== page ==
Differentiating the Impact of Episodic and Chronic Stressors on Hypothalamic-Pituitary-Adrenocortical Axis Regulation in Young Women

Teresa J. Marin, Tara M. Martin, Ekin Blackwell, Cinnamon Stetler, Gregory E. Miller*

*Corresponding author for this work

Research output: Contribution to journalArticlepeer-review

51 Scopus citations

Abstract

Objective: The goal of this study was to examine the impact of episodic stress and chronic interpersonal stress on indices of HPA regulation. To explore the potential downstream consequences of altered HPA dynamics, the authors also assessed indicators of metabolic control and systemic inflammation. Design: One hundred four medically healthy women between the ages of 15 and 19 participated. Following an in-depth interview of life stress, a sample of blood was drawn through antecubital venipuncture. Over the course of the next 2 days, participants gathered salivary cortisol samples. Main Outcome Measures: Cortisol morning response, cortisol daily output, glucocorticoid receptor (GR) mRNA, C-reactive protein (CRP), insulin, and glucose. Results: The simple presence of episodic stress or chronic interpersonal stress was not reliably associated with cortisol output, GR mRNA, insulin, or glucose. When women were exposed to an episodic stressor in the midst of chronic stress they showed increased cortisol output and reduced expression of GR mRNA. By contrast, when women had low levels of chronic stress, episodic events were associated with decreased cortisol output and increased GR mRNA. Episodic and chronic stress also interacted to predict CRP, but not insulin or glucose. Conclusions: The impact of episodic stress is accentuated in the midst of chronic interpersonal stress and diminished in its absence. Simultaneous exposure to episodic and chronic stress may create wear and tear on the body, whereas exposure to episodic stress in the context of a supportive environment may toughen the body, protecting it against subsequent stressors.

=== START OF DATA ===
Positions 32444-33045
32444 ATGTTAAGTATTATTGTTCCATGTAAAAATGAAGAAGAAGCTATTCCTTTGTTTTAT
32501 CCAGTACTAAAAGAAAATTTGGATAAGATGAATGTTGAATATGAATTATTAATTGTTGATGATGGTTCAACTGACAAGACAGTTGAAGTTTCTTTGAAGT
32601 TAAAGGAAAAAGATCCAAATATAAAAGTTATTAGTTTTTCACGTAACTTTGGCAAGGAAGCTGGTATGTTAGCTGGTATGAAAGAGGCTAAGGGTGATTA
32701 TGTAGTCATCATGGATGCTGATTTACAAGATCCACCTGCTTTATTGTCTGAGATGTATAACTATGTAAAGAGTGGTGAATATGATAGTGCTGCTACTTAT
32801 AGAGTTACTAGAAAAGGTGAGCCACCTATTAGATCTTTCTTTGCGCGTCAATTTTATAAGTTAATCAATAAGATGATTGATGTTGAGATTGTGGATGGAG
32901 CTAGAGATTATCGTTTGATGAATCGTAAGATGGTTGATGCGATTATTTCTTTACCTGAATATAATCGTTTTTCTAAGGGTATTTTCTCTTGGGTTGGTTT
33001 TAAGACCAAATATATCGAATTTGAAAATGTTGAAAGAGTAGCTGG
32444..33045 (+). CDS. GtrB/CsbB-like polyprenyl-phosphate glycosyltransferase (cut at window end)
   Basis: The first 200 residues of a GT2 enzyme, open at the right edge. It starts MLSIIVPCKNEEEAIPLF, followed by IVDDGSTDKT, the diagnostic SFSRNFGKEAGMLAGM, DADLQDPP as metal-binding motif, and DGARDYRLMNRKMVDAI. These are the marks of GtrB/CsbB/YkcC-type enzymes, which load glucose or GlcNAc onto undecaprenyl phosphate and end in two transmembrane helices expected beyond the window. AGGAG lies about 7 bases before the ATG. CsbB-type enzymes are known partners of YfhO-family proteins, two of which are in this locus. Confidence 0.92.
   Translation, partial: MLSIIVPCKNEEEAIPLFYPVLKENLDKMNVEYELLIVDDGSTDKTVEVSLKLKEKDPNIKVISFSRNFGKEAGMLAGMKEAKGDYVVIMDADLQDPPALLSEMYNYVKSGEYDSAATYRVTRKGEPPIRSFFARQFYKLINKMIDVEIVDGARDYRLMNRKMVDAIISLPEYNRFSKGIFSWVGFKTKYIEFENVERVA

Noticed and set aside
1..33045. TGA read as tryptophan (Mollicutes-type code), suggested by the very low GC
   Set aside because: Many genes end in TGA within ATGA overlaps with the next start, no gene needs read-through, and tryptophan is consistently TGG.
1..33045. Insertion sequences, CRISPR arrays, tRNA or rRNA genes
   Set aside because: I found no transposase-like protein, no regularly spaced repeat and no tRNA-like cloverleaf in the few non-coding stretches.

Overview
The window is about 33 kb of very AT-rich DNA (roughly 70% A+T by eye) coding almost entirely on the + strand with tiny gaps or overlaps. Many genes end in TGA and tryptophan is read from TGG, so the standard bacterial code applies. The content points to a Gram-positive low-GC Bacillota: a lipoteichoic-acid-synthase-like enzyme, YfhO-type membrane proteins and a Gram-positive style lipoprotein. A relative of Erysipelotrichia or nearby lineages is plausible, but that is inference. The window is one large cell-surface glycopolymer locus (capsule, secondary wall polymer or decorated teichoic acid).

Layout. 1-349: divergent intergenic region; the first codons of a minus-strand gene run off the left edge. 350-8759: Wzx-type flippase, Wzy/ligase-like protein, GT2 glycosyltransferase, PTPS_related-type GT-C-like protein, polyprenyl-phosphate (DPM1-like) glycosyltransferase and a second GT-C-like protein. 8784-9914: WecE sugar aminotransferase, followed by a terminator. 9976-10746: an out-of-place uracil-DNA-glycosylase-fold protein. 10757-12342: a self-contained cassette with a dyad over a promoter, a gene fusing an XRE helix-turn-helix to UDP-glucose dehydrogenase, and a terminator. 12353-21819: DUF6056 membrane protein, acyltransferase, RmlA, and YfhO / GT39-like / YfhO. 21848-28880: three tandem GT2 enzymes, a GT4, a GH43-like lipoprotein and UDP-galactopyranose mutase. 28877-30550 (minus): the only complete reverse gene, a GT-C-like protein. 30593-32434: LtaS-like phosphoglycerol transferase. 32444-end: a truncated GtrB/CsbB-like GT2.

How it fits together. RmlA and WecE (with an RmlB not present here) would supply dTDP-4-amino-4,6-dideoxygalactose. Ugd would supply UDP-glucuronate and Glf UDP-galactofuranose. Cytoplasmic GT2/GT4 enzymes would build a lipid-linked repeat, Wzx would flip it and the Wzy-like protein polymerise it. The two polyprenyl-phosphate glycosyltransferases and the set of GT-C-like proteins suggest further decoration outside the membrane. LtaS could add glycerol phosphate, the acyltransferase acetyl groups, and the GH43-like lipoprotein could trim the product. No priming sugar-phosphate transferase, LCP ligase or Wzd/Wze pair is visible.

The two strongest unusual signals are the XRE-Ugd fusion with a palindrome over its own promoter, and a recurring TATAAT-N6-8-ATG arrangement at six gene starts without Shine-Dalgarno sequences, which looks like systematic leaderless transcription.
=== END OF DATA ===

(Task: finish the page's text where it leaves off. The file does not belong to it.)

Original languageEnglish (US)
Pages (from-to)447-455
Number of pages9
JournalHealth Psychology
Volume26
Issue number4
DOIs
StatePublished - Jul 2007

Keywords

  • chronic stress
  • cortisol
  • episodic stress
  • glucocorticoid receptor
  • young women

ASJC Scopus subject areas

  • Applied Psychology
  • Psychiatry and Mental health

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